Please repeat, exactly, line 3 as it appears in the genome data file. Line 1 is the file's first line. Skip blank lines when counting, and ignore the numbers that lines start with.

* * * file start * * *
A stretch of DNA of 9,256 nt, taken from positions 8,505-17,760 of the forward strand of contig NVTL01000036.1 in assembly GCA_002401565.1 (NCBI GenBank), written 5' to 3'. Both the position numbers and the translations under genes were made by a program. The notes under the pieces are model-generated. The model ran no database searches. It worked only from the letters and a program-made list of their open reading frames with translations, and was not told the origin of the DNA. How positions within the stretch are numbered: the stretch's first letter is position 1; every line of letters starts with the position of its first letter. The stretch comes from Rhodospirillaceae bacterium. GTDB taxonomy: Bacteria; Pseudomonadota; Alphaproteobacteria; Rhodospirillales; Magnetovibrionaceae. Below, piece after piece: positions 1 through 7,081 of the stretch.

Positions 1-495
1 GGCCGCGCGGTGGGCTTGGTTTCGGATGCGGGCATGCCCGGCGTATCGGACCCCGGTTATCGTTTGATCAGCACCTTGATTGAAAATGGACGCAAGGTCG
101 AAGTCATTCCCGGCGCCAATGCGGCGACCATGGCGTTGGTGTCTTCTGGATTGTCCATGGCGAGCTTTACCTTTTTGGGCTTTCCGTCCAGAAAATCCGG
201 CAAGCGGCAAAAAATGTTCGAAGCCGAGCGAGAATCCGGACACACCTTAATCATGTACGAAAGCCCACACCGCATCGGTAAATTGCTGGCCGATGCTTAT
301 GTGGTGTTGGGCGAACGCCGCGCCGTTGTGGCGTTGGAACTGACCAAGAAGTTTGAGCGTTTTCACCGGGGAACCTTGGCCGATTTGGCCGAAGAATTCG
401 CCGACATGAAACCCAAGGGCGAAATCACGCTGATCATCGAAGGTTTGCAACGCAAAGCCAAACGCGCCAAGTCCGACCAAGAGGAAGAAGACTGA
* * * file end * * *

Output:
1 GGCCGCGCGGTGGGCTTGGTTTCGGATGCGGGCATGCCCGGCGTATCGGACCCCGGTTATCGTTTGATCAGCACCTTGATTGAAAATGGACGCAAGGTCG